The band crafted the 11-song set between 2017 and 2020, recording to an 8-track Tascam-388 with Bryce Cloghesy (Military Genius, Crack Cloud) producing and mixing. The press release sorrowfully notes that the rental home where these songs came together no longer exists, the property since digested by Vancouver's insatiable housing market. The collectively-minded five-piece, fronted by vocalist Jon Varley, has since scattered across the province and left without a shared headquarters.

The new record follows the band's debut 2019 EP NOVEL and a 2020 split release with the Australian dub/krautrock hybrid Exek.

Jyraph: "30th Century Man"

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The enigmatic Montreal songwriting project Jyraph has a new cover online, tackling Scott Walker's 1969 classic "30th Century Man." Jyraph's version takes on the irresistible quality of a campfire sing-along, a notion aided by the loose and playful backing vocals. The post-punk artist commented on the track in an update to Facebook:

"Music is a tough thing sometimes, so sometimes I like to record a cover of a song I like as quickly as possible. Preferably recorded and mixed within an hour. Do everything as quickly as possible and not think about it. Then subject other people to it. Play it cool, and saran wrap all you can."

The cover follows last fall's single "La Brume" and lands a year out from the expansive "Jaibo (a crab's tail)" (with an isolation-era dump of archival material arriving in between the two). Jyraph's the solo project of Pablo Garcia-Rejon Gaubeca of Montreal's Palmetto. Under this name, he last released the full-length El Fuego in 2018.

JONCRO: "Sakura"

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Mississauga trio JONCRO has another preview of their forthcoming Richmond Station online, sharing the alternately grungy and forlorn "Sakura." It's a buzzsaw stomp that surfaces as a wistful love song in the chorus. Like last week's "Passa Passa" the track goes for a bit of a walk once the vocals wrap, content to let the band hang around and jam instrumentally, with no particular rush to the finish line. JONCRO performs this trick incredibly well, without it ever feeling like an indulgence.

The band commented on the song in an Instagram post:

"It is a tragic love song about dealing with the emotions that come from the end of a relationship and the nostalgic pain that comes with remembering the good times you had with someone and the love you once shared with them that is now gone from your life. Love, whether platonic or romantic, is one of the most important emotions humans can feel and the loss of it can be truly devastating. thematically it is framed against the backdrop of cherry blossoms falling at twilight."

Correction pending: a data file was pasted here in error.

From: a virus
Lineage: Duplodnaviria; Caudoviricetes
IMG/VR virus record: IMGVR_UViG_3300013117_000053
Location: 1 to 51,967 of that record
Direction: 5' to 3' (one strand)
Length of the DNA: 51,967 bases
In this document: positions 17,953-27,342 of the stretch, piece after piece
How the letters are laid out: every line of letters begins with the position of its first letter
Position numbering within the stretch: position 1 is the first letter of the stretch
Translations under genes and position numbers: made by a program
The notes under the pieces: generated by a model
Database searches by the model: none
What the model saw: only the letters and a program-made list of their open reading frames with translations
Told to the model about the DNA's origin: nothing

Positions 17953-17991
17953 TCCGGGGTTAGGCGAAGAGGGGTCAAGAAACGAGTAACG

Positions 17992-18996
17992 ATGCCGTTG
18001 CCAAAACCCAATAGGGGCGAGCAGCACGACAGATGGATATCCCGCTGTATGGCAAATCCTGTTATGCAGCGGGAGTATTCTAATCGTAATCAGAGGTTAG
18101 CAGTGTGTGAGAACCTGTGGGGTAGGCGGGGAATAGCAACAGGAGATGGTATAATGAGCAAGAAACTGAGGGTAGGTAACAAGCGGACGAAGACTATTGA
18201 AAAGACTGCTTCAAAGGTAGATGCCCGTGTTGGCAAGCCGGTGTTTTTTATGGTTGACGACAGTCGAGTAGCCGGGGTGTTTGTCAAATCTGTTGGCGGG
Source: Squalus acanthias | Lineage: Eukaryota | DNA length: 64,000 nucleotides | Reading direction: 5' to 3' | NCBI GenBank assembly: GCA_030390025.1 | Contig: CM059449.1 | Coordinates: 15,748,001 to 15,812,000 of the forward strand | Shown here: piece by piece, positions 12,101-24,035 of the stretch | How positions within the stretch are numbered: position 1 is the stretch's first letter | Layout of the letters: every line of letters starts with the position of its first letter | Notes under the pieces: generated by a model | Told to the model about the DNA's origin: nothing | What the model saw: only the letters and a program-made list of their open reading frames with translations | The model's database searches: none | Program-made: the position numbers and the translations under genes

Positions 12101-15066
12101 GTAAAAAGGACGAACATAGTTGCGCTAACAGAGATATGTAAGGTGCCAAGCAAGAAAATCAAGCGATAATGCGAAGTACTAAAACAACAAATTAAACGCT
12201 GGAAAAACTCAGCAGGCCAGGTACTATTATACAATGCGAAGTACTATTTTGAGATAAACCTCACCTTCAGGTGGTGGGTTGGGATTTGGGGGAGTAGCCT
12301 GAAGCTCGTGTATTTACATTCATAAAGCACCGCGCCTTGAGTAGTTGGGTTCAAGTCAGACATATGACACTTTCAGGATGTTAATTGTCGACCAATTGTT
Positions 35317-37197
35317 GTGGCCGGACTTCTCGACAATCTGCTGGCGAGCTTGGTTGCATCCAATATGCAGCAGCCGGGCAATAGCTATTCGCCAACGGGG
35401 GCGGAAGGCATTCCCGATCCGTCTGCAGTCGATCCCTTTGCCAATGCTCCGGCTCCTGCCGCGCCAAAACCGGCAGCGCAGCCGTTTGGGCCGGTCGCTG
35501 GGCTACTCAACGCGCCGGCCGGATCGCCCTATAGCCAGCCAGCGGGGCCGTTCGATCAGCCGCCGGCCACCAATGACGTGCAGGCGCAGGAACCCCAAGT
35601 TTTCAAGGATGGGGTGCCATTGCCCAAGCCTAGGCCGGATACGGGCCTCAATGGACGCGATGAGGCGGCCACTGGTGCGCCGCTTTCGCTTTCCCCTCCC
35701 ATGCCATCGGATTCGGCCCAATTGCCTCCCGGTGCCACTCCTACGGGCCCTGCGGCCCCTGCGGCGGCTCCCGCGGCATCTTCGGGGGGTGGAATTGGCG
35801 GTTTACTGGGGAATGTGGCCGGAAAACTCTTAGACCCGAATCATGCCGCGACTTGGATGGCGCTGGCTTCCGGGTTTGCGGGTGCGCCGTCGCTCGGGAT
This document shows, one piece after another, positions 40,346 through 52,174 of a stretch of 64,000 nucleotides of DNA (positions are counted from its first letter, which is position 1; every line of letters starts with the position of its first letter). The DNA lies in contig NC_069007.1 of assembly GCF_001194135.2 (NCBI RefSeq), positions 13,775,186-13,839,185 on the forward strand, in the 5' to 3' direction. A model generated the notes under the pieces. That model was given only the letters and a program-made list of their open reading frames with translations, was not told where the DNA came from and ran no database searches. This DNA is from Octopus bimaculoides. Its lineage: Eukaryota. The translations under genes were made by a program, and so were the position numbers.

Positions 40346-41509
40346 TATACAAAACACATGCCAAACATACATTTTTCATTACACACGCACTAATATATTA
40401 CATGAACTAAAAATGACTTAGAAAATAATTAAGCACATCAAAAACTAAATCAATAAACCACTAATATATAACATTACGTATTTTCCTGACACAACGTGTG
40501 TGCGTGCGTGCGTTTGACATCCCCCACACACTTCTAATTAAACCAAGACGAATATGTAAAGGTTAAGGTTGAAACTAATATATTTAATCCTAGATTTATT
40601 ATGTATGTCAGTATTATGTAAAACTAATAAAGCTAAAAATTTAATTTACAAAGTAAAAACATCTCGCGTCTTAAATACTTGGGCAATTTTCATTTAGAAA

JONCRO features Daniel G. Wilson on guitar and vocals, drummer Matthew Mikuljan, and bassist Kieran Christie. Wilson recorded the song at the band's home studio, The Lions Den, with Austin Nops of The Effens mixing and mastering at Lootbag Studios.

The group last released the live Lions Den Session set in December of 2020, having issued The Joncro Mountains EP just a few months prior. The Richmond Station LP is due later this year.

Beams: Ego Death

Livestream Friday, March 26 at 8:00 EST at Bandcamp

Toronto's psych-flavoured folk-rock group Beams have a new 10-song full-length due this week, and they're launching it with a filmographic love letter to the beleaguered physical performance spaces of their hometown.

The group will stream Ego Death, a ticketed full-length concert film, on the album's release day (this Friday, March 26). Shot in a documentary-style, the Samuel Scott directed film features the band performing at several notable venues throughout the city, with appearances at the The Dakota Tavern, The Horseshoe Tavern, The Boat, the Matt Durrant Studio, the Union Sound Company, and the band's rehearsal room at B-space. You can sneak a preview of the performance over at YouTube.

Beams features singer/songwriter Mernieks-Duffield backed by Heather Mazhar, Mike Duffield, Keith Hamilton, Craig Moffatt, and Martin Crawford. The group recorded the Ego Death full-length at the Union Sound Company in Toronto by Alex Gamble (Fucked Up, Alvvays). The new record follows 2018's Teach Me to Love.

Kristian North: "Genius of Song"

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Montreal alt-pop crooner Kristian North recently issued a second single from the forthcoming Passion Play. You can stream "Genius of Song" now through a lyric video by Jordan 'Dr. Cool' Minkoff (you've seen his work before with Teenanger, Lungbutter, and Freak Heat Waves).

The track features Faith Healer's Renny Wilson on bass, backing vocals from Abigail Galwey, and Félix-Antoine Hamel appearing on sax. Passion Play arrives on April 30 from Mothland.

North released his solo debut, The Last Rock N Roll Record, in 2018. Back in the early 2010s, he fronted the ramshackle garage-punk group Babysitter.

Paul Jacobs: "Day to Day"

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Montreal's psych artist Paul Jacobs recently shared the blissfully relaxed third single from Pink Dogs on the Green Grass. You can preview "Day to Day" through a new video, hand-animated by the prolific solo artist and Pottery drummer. It's the third such visual accompaniment to arrive from Jacobs, following similar pieces showcasing "Underneath the Roses" and "Half Rich Loner." You can check it out now at YouTube.

The new 13-song LP, mastered by Oliver Ackermann of A Place to Bury Strangers, arrives April 30 from Blow The Fuse. It follows the odds-and-sods collection Portrait Of George, and 2018's full-length Easy. As a member of Pottery, Jacobs released the Welcome To Bobby's Motel LP early last year.

Chad VanGaalen: "Starlight"

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Chad VanGaalen ushered World's Most Stressed Out Gardener into the world alongside a kaleidoscopic video for the song "Starlight," an animated composition built atop repurposed family movies from the 50s and 60s. The Calgarian artist commented on the piece:

"I started by re-filming some old footage of my fam in places like Banff and Sylvan Lake. I combined that with photos of anything circular in my studio. After that, I started to panic, and sat down and drew whatever came to my burned out mind hole overtop of those backgrounds. A lot of fruit. A lot of Lamborghini Countach. I have a button on my computer that morphs the drawings together. It's very satisfying and trippy. Go out into nature instead of watching the video."